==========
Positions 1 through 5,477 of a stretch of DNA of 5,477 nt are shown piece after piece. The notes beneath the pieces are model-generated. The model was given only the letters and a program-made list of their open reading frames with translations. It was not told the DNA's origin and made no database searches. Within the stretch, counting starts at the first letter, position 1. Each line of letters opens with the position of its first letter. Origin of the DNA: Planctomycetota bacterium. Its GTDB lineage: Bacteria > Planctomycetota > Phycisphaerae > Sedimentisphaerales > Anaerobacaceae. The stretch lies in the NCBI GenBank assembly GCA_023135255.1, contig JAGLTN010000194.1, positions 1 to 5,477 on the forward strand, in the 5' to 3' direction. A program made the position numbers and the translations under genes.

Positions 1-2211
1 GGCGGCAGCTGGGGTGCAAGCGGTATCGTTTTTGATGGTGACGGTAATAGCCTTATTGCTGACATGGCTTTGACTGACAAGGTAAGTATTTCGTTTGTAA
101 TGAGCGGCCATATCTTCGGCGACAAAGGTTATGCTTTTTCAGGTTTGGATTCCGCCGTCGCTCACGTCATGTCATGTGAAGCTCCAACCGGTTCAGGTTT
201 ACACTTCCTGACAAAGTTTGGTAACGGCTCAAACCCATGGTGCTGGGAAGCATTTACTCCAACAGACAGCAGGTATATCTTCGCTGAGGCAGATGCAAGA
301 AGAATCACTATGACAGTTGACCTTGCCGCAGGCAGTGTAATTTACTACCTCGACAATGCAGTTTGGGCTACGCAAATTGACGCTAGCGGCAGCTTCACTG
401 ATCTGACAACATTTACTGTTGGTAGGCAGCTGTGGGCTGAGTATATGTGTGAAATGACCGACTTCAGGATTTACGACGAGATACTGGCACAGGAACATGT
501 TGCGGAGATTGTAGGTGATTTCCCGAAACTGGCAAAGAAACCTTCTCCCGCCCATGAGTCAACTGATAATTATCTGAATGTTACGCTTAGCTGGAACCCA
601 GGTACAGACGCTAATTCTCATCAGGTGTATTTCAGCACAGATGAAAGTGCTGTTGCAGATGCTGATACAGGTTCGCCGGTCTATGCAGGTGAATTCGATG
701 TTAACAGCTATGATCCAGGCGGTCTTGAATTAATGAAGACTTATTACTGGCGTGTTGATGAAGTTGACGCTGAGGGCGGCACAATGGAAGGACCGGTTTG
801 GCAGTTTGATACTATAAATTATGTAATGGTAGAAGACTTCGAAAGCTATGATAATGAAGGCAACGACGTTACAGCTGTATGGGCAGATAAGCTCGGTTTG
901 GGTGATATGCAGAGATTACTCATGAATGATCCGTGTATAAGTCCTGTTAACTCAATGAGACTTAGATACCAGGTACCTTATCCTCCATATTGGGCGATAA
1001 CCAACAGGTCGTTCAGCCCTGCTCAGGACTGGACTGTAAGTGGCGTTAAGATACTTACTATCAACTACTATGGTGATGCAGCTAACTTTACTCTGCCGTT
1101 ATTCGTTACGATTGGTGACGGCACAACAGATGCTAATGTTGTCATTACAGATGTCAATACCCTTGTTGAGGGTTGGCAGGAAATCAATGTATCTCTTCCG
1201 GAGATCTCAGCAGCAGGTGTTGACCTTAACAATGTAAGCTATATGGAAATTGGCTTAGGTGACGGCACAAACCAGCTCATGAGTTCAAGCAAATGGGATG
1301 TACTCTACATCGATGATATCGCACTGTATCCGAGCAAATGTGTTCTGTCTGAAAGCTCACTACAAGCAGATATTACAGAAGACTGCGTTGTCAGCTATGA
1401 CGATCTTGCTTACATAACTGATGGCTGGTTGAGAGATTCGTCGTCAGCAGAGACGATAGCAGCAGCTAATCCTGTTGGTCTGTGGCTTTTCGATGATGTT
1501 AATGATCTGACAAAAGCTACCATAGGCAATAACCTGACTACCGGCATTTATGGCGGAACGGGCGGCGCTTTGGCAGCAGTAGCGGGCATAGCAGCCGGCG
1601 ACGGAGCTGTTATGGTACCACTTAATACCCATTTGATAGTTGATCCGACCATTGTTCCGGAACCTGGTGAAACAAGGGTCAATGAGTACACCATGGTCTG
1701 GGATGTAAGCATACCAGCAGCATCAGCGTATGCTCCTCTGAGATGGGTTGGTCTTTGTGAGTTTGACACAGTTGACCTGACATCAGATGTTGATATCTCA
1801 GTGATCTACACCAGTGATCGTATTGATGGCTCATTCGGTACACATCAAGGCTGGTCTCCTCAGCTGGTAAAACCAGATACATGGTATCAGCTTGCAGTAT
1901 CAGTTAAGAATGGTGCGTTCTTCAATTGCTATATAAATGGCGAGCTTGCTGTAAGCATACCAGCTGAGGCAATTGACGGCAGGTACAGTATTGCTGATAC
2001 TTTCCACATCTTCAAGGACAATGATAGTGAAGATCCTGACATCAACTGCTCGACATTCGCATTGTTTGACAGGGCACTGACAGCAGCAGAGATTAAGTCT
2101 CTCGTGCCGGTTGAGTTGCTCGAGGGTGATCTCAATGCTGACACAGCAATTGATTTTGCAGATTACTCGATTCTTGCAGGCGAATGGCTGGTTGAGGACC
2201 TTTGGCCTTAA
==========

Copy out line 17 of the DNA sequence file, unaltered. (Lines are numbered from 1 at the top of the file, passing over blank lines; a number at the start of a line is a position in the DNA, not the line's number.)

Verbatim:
1401 CGATCTTGCTTACATAACTGATGGCTGGTTGAGAGATTCGTCGTCAGCAGAGACGATAGCAGCAGCTAATCCTGTTGGTCTGTGGCTTTTCGATGATGTT